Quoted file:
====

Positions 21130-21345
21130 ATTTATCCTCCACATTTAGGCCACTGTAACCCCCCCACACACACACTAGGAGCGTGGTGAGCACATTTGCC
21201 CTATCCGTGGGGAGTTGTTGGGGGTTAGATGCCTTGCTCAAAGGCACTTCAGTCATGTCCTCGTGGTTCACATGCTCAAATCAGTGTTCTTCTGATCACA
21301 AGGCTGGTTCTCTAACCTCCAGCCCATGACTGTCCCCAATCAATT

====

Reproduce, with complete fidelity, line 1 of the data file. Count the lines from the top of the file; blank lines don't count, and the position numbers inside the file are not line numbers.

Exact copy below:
Positions 21130-21345